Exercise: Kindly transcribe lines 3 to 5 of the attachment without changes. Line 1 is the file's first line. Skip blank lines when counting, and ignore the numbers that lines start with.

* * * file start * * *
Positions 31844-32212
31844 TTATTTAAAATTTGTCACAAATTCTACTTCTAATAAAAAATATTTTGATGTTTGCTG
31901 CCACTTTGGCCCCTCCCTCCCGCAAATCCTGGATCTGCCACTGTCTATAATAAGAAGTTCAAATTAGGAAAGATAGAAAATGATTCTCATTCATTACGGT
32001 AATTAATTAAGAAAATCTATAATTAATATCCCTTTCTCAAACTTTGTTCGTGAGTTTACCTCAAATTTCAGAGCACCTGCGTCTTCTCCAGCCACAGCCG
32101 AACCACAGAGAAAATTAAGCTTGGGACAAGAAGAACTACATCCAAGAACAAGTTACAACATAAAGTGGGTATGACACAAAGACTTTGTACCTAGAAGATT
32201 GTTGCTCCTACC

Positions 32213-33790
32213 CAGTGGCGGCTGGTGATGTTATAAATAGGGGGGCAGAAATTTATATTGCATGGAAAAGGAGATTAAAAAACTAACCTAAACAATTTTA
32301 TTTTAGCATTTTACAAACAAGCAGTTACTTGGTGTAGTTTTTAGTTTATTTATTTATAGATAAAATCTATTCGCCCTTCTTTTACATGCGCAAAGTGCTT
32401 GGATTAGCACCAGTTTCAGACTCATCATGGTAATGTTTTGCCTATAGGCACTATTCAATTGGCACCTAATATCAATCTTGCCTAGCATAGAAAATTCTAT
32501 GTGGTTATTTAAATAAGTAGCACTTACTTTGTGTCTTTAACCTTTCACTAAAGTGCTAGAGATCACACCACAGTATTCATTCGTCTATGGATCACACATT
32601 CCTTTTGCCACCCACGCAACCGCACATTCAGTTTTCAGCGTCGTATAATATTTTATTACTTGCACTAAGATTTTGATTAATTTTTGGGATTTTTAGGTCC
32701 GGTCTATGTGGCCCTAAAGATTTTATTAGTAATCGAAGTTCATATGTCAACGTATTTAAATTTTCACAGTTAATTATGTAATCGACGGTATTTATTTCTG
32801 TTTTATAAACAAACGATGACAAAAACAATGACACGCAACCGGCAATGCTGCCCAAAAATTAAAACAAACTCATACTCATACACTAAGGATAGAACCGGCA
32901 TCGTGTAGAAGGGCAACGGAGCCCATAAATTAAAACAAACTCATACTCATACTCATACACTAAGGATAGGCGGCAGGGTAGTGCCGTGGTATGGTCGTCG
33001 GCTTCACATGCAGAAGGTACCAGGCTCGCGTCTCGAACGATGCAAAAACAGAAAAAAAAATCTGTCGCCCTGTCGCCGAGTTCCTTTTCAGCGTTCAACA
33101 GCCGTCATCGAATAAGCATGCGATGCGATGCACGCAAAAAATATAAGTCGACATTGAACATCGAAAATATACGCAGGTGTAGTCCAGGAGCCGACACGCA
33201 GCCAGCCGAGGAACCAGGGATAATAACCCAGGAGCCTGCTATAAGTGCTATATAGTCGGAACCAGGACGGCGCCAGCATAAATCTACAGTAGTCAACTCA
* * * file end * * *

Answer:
31901 CCACTTTGGCCCCTCCCTCCCGCAAATCCTGGATCTGCCACTGTCTATAATAAGAAGTTCAAATTAGGAAAGATAGAAAATGATTCTCATTCATTACGGT
32001 AATTAATTAAGAAAATCTATAATTAATATCCCTTTCTCAAACTTTGTTCGTGAGTTTACCTCAAATTTCAGAGCACCTGCGTCTTCTCCAGCCACAGCCG
32101 AACCACAGAGAAAATTAAGCTTGGGACAAGAAGAACTACATCCAAGAACAAGTTACAACATAAAGTGGGTATGACACAAAGACTTTGTACCTAGAAGATT